The Walser barn in Kleinwalsertal
According to investigation the building of barns in Kleinwalsertal goes back as far as the 14th century. However, only one beam could be found where the tree had been cut down in 1389.
When building a barn first of all six or seven layers of square axed beams were set on the foundation wall. The space for the door was planned whereas the lowest beam also acted as a threshold. Above the barn’s door there is the beam supporting the door (Türstützbalken) which normally spans the whole front of the building. The block construction is called “knitting” (stricken) and where the beams mitre is called the “head-knit” (Kopfstrick). The extraordinary support of these buildings goes back to the wooden tenons that hold together the beams. A high degree of isolation was reached by filling the empty spaces with moss and sealing the splices with wooden slabs and plaster. The cowshed (Chuazemmer) was covered with long floorboards that were made of chopped trees. When building the hayloft, round timber was rolled over slanted beams up to the required hight with the help of ropes. Seven or nine layers of beams were put on top of the cowshed. There was space was left for a double door on the back wall showing to the mountains.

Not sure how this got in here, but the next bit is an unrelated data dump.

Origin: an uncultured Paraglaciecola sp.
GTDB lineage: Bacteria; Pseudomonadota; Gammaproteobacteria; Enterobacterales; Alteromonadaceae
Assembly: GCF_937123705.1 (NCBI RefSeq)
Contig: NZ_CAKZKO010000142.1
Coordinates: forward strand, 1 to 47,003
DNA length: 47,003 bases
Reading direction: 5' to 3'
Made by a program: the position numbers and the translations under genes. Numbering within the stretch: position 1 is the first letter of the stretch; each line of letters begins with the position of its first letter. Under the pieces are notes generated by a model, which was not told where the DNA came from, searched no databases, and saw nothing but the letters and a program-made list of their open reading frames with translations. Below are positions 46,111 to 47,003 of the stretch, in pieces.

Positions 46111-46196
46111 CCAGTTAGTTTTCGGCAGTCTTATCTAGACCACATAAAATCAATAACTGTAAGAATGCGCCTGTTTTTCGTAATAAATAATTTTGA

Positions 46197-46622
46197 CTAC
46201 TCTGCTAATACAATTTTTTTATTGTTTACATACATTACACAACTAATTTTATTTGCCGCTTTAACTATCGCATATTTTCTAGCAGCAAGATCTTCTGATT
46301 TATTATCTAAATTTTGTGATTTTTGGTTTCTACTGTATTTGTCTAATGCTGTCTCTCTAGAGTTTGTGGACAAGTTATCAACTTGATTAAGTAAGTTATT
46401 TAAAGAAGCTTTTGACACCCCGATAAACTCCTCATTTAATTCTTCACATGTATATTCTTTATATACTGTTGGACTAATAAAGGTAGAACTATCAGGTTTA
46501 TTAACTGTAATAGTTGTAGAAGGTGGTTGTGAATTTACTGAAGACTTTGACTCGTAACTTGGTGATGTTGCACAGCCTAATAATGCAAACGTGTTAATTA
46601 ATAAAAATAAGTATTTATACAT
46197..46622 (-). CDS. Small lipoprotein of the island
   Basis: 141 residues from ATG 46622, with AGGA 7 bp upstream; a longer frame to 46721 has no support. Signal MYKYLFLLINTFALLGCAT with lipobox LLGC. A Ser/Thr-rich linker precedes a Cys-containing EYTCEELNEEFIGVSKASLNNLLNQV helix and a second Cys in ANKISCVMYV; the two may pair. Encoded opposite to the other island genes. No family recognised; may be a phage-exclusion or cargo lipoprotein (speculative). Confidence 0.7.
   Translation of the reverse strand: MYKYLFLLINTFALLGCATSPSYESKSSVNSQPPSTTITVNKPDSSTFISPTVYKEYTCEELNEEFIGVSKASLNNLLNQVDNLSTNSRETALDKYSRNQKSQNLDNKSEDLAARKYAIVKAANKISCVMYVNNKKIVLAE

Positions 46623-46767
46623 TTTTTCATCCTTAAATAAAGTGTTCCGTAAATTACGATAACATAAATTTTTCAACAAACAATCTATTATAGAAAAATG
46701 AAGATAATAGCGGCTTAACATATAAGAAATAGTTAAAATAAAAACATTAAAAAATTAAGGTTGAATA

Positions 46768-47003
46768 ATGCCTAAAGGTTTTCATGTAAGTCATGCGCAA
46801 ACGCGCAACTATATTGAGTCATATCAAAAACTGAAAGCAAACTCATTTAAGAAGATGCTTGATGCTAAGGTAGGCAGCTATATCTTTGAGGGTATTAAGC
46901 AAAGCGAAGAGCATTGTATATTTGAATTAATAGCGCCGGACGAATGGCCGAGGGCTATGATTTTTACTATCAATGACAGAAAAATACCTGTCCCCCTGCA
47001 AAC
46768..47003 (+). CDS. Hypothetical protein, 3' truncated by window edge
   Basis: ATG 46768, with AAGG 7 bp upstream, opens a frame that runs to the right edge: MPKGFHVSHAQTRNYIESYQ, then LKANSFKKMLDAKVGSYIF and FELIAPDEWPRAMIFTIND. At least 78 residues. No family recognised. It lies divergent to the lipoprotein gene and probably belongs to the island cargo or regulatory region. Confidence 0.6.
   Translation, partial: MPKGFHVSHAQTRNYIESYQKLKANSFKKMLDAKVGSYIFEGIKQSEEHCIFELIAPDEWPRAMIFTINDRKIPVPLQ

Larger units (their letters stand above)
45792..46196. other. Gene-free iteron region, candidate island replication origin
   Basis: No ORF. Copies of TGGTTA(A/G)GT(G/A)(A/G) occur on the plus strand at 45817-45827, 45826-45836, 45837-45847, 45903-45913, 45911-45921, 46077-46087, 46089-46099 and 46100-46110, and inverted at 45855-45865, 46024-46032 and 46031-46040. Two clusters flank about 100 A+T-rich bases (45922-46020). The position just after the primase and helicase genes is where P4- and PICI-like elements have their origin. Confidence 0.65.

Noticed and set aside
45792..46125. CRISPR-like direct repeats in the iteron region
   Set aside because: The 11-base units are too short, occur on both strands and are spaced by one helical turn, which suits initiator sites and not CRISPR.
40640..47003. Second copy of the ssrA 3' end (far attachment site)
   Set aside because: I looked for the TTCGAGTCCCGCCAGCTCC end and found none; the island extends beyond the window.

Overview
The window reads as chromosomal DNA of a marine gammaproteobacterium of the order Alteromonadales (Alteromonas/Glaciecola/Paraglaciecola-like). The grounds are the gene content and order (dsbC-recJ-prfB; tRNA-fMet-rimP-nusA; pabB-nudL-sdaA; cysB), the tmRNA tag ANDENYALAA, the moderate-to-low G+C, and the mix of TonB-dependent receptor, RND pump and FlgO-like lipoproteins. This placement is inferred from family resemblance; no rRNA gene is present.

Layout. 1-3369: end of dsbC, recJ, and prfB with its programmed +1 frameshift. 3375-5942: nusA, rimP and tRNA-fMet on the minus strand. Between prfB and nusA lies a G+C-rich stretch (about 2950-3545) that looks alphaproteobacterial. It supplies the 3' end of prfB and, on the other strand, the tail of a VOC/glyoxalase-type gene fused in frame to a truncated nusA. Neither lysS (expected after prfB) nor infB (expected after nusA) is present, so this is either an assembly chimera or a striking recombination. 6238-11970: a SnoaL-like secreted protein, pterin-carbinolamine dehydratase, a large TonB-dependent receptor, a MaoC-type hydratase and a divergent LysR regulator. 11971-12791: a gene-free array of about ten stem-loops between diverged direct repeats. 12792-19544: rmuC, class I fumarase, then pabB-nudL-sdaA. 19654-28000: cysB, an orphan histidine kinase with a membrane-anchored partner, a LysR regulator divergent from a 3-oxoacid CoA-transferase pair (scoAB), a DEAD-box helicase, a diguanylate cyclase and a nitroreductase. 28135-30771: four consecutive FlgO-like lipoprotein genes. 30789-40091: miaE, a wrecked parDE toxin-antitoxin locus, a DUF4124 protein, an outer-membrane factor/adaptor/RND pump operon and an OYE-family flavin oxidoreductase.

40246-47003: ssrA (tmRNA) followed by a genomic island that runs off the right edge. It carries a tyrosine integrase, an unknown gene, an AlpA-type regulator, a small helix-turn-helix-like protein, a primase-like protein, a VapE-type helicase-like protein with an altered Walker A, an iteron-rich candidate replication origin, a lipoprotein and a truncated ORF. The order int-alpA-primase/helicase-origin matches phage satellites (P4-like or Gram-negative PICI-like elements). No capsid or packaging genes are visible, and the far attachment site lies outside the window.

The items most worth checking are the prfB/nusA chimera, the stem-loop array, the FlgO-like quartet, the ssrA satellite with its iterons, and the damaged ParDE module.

The roof was timbered from six stringers (Fürschta) and 24 rafters. There are two stringers put together underneath the ridge as a single stringe would only have allowed for a bad closing of the two halves of the roof. The roof was then shingled. They were weighed down and secured with poles and stone chippings.
Today, this type of roof has often been replaced by unsightly tin roofs.
“Waidschtall” here the cattle was put in during winter. The cattle was moved to another barn as soon as the supply of hay had been used. (Foto: Tiburt Fritz)